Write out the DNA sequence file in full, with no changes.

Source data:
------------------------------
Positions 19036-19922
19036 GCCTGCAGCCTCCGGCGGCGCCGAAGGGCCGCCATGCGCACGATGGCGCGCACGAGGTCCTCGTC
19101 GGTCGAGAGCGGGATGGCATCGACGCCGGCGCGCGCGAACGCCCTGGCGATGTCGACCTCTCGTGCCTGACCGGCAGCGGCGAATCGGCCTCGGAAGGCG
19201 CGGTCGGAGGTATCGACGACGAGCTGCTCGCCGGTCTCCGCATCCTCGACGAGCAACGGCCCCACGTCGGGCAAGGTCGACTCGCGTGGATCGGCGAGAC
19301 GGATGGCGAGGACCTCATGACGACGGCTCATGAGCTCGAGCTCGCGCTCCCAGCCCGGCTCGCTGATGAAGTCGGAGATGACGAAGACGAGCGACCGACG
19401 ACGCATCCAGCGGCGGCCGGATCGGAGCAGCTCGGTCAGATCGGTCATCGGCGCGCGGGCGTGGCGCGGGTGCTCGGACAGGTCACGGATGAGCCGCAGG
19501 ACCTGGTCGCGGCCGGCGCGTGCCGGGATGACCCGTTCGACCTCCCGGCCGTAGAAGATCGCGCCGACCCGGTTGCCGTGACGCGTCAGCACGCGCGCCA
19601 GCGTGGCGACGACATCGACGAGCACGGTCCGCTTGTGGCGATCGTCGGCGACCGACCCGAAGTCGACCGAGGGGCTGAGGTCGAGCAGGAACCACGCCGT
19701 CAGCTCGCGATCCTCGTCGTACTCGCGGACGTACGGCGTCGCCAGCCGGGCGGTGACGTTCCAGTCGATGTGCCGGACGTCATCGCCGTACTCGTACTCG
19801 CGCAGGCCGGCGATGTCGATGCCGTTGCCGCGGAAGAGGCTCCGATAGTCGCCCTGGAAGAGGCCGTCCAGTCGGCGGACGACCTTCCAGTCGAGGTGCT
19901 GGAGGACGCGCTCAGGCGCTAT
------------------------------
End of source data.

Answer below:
Positions 19036-19922
19036 GCCTGCAGCCTCCGGCGGCGCCGAAGGGCCGCCATGCGCACGATGGCGCGCACGAGGTCCTCGTC
19101 GGTCGAGAGCGGGATGGCATCGACGCCGGCGCGCGCGAACGCCCTGGCGATGTCGACCTCTCGTGCCTGACCGGCAGCGGCGAATCGGCCTCGGAAGGCG
19201 CGGTCGGAGGTATCGACGACGAGCTGCTCGCCGGTCTCCGCATCCTCGACGAGCAACGGCCCCACGTCGGGCAAGGTCGACTCGCGTGGATCGGCGAGAC
19301 GGATGGCGAGGACCTCATGACGACGGCTCATGAGCTCGAGCTCGCGCTCCCAGCCCGGCTCGCTGATGAAGTCGGAGATGACGAAGACGAGCGACCGACG
19401 ACGCATCCAGCGGCGGCCGGATCGGAGCAGCTCGGTCAGATCGGTCATCGGCGCGCGGGCGTGGCGCGGGTGCTCGGACAGGTCACGGATGAGCCGCAGG
19501 ACCTGGTCGCGGCCGGCGCGTGCCGGGATGACCCGTTCGACCTCCCGGCCGTAGAAGATCGCGCCGACCCGGTTGCCGTGACGCGTCAGCACGCGCGCCA
19601 GCGTGGCGACGACATCGACGAGCACGGTCCGCTTGTGGCGATCGTCGGCGACCGACCCGAAGTCGACCGAGGGGCTGAGGTCGAGCAGGAACCACGCCGT
19701 CAGCTCGCGATCCTCGTCGTACTCGCGGACGTACGGCGTCGCCAGCCGGGCGGTGACGTTCCAGTCGATGTGCCGGACGTCATCGCCGTACTCGTACTCG
19801 CGCAGGCCGGCGATGTCGATGCCGTTGCCGCGGAAGAGGCTCCGATAGTCGCCCTGGAAGAGGCCGTCCAGTCGGCGGACGACCTTCCAGTCGAGGTGCT
19901 GGAGGACGCGCTCAGGCGCTAT